As you can imagine, the heady hit of tiny Champagne bubbles and perfectly cured cigar leaf soon takes effect, with the room buzzing with loud chatter, laughter and a canopy of fragrant, blue smoke.
As morning wears into afternoon, the Hoyo is exchanged for a medium-bodied Romeo y Julieta Short Churchill; later, a hefty, fullflavoured Partagas E2. The level of cigar talk is stupendous—these guys really know their stuff. I sit quiet for the most part, trying to commit these pearls of wisdom to memory for future recall.
Fortunately, we’re handed crib sheets to record our thoughts, opinions and tasting notes. I’m pretty sure after this afternoon, my RAM memory may not be entirely trusted…
I sit and compare notes with Paola Paollilla, the only lady “Master” present; Mike Choi, formerly of the Sahakian Cigar Lounge; and Calum Conn of Chester’s Casa del Habano– all friends, and all a lot of fun.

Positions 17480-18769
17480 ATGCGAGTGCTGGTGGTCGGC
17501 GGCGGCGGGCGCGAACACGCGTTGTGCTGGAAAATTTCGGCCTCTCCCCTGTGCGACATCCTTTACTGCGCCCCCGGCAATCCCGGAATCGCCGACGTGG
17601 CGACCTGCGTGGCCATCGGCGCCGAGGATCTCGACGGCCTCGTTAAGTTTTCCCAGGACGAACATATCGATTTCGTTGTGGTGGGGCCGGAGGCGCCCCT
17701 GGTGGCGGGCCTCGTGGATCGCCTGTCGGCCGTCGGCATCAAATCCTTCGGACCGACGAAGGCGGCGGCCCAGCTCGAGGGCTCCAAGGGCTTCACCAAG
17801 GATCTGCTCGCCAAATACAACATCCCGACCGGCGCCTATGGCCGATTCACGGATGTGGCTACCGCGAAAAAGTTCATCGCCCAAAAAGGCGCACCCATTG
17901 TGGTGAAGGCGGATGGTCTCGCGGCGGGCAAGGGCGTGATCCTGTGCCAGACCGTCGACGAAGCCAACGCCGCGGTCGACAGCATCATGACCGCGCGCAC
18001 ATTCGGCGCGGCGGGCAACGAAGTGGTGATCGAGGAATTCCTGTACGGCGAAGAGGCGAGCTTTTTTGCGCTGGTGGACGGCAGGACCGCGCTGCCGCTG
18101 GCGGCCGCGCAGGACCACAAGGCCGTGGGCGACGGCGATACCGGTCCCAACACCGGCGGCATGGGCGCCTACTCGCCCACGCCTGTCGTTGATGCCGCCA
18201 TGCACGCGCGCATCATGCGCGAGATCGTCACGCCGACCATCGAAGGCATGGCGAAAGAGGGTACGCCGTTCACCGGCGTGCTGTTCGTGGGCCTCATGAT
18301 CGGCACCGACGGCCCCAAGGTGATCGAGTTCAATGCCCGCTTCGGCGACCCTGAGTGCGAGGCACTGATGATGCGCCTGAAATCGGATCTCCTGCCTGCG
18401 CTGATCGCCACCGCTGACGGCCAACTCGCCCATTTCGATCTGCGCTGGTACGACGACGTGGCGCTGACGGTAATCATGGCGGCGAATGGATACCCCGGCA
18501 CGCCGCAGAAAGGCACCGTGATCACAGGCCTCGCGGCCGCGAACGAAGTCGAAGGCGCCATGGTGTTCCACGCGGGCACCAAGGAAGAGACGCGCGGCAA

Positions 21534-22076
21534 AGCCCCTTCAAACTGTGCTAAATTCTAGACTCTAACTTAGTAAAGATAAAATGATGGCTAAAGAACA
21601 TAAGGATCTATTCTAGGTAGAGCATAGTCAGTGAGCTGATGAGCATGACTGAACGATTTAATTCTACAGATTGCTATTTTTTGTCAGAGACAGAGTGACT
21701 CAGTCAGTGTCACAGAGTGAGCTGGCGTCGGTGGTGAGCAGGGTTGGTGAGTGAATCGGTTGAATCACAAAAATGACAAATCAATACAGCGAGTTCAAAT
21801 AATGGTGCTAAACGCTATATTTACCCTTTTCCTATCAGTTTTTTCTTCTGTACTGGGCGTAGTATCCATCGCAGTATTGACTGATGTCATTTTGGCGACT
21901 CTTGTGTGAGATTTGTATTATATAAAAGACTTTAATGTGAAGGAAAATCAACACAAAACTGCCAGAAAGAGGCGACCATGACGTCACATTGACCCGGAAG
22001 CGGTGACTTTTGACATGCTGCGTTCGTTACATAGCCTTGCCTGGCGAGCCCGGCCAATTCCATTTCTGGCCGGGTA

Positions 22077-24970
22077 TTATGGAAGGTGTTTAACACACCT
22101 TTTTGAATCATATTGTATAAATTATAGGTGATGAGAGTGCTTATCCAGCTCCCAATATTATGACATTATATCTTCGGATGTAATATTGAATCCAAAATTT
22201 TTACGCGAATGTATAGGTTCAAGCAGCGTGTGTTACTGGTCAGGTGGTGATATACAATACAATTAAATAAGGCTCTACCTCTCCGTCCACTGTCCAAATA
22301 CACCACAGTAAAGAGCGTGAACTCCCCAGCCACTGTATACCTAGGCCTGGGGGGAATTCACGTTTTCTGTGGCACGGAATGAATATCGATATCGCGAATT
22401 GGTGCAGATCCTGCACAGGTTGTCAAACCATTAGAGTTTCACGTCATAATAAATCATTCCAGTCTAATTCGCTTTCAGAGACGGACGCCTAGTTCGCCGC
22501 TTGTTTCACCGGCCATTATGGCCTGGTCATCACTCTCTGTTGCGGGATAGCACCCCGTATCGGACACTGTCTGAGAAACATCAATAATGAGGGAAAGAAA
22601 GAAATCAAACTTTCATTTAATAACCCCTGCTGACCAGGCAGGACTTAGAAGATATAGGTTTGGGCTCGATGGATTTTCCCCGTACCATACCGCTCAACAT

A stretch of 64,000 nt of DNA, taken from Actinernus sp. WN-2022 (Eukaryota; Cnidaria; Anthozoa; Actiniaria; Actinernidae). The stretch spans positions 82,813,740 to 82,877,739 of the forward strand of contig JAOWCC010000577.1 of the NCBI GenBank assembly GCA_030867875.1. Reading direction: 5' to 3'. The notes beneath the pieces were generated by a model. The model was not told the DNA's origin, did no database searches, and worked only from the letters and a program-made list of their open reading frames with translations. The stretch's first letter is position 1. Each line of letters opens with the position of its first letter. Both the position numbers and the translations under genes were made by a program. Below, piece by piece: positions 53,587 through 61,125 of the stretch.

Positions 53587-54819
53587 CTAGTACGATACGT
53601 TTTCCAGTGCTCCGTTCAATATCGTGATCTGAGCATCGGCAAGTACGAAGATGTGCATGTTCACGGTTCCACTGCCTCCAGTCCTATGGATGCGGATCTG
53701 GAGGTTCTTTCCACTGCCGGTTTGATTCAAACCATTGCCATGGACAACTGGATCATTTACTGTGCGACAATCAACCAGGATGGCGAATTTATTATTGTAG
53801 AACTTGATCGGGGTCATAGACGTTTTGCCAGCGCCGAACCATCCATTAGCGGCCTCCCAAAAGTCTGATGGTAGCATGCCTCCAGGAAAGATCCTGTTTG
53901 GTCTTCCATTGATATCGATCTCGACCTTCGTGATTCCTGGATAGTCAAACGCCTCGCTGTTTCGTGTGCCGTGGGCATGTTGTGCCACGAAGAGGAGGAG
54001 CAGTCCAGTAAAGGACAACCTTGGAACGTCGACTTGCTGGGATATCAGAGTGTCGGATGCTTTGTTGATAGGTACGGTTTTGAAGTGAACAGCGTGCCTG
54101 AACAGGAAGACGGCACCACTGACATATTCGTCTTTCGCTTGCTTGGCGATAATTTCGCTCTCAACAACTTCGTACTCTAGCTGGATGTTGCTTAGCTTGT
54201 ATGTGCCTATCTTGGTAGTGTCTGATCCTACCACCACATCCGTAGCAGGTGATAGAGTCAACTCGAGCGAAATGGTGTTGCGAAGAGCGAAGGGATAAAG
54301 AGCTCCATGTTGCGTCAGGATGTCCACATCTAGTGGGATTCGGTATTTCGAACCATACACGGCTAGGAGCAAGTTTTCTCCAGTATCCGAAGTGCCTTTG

Slawomir Bielecki is the star turn of the whole event. The former cigar sommelier at London’s The Churchill Bar was runner up in this year’s World Habanosommelier Competition held in Havana. After a gruelling testing process of suggested pairings and a searching examination of his memory, he had to prepare a unique sensory cigar and spirit combination.
His chosen Pol Roger Sir Winston Cuvee 2004 vintage with the Partagas Serie E No.2 was recreated for us at No. 10, and was sublime. The added touch of genius was a roasted coffee bean dusted in cocoa powder. Very clever, working across the palate on all fronts. Bravo Slavo.
Inevitably, talented individuals such as these lead busy lives; before long, they start to drift away back to their jobs, next assignments and everyday tasks. But a few of us hang behind.
I don’t know about you, but I’ve always felt very bad about leaving good cigars half-smoked. Having seen the effort, love and no little amount of skill which goes into every stick, I do my best not to try and leave good cigars half dead in the ashtray.